It may be a new year, but it’s the same ol’ host for Wheat Pete’s Word (only a little bit because we named it after him, and mostly because he’s a one-of-a-kind).

This week, you’ll be dazzled by the organic matter talk, as some clarification was needed, plus Peter Johnson takes on the yield loss after corn-on-corn critique head on. From there, we deep-dive into the do’s and don’ts on 15″ corn spacing, and Johnson includes some neat-o trivia you can wow your friends with at the next dinner party.

Don’t forget to send Peter your questions, comments, plot results, etc! Leave a message at 1-888-746-3311, send him a tweet (@wheatpete), or email him at [email protected].


  • Organic matter clarification. Can you add more, faster? Sure! Check out David Montgomery’s work here.
  • Did you know? A 180 bu. corn crop removes about 36,000 pounds of carbon dioxide from the atmosphere. Neat, but let’s remember it doesn’t all STAY removed.
  • If a crop following itself loses yields wouldn’t continuous corn eventually yield next to nothing? No, and Wheat Pete explains why.
  • Does single cut make more haylage than double cut?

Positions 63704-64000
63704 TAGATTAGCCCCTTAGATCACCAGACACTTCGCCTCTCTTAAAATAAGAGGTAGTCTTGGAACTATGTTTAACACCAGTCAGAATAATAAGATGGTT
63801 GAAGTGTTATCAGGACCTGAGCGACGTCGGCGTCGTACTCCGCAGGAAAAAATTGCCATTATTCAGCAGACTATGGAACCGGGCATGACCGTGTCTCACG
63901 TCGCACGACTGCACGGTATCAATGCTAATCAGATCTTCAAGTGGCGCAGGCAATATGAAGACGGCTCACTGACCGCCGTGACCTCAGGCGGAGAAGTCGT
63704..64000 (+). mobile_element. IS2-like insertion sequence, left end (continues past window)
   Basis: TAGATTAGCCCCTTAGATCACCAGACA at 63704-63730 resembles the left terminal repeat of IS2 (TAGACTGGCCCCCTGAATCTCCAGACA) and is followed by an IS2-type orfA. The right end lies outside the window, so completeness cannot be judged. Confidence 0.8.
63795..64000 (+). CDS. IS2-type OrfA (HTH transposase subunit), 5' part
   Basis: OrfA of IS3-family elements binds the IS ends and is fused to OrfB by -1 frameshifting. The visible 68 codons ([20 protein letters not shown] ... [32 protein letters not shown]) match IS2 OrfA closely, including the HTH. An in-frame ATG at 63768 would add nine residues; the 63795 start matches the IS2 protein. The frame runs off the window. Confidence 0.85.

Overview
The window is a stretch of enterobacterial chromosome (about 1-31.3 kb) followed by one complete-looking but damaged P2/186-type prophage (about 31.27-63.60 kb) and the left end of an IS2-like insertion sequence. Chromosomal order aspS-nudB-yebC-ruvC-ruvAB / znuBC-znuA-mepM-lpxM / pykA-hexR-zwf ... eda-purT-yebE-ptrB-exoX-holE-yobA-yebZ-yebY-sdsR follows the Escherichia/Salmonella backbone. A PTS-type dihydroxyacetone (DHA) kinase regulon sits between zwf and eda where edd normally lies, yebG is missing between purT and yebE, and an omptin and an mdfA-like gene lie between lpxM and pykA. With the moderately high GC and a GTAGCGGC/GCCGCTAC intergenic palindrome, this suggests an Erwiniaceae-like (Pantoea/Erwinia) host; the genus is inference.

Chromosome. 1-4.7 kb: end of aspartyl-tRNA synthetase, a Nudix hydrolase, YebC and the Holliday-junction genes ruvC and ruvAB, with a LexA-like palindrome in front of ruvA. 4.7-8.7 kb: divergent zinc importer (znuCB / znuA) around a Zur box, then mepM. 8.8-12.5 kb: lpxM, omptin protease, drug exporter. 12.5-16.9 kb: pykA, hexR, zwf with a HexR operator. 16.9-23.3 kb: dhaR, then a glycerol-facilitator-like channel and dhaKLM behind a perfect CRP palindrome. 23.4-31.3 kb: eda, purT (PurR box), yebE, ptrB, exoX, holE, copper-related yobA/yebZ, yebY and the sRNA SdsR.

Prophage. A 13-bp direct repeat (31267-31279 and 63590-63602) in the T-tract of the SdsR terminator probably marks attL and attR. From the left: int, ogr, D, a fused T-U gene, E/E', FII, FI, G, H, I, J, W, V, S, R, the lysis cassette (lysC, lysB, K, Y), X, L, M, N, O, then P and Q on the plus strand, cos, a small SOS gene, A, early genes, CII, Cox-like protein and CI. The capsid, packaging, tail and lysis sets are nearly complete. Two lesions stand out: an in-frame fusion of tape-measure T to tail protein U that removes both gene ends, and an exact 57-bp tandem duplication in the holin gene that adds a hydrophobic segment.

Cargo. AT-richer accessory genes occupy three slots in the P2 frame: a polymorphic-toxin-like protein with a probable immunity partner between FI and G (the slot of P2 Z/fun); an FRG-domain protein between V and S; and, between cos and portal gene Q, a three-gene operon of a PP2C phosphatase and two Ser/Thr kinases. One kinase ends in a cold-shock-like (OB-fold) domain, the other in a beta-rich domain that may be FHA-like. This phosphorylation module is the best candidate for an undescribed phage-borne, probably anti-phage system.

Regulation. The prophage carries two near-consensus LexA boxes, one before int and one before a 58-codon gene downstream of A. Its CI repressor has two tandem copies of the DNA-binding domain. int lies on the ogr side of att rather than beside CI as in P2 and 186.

• Narrow corn rows may be necessary for maximum yields, but there are trade-offs— lower quality silage, for example. Whatever you do, do not double plant, warns Johnson.

One thought on “Wheat Pete’s Word, Jan 4: 15″ Row Do’s and Dont’s, Green Under Snow, & Building OM

  1. “Corn is a grass and if we ever want to see it reach it’s full economic potential we need to learn to grow it as a grass.” Marion Calmer said that at Innovative Farmers in 2011. Thanks to Dr. Bill Deen I had been experimenting with twin and ultra narrow rows since 2009. There is the obvious economic challenges of making the switch however if you are willing to think outside the box and plan ahead the profitability is there to be taken advantage of. This is true most especially on livestock farms with multiple crop rotations that include cereals already planted in 6″ or 7.5″ or 8″ rows.
    Corn is grown in rows because we mechanized corn production around the width of horses and oxen. The equipment exists to plant, care for and harvest solid stand corn and if we really want to accelerate profitability, soil regeneration, improve air and water quality we will switch to solid seeded crop production.
    You are absolutely correct on the double planting technique. That second pass increases soil density which reduces oxygen and light plus requires more time energy for the plants to emerge.

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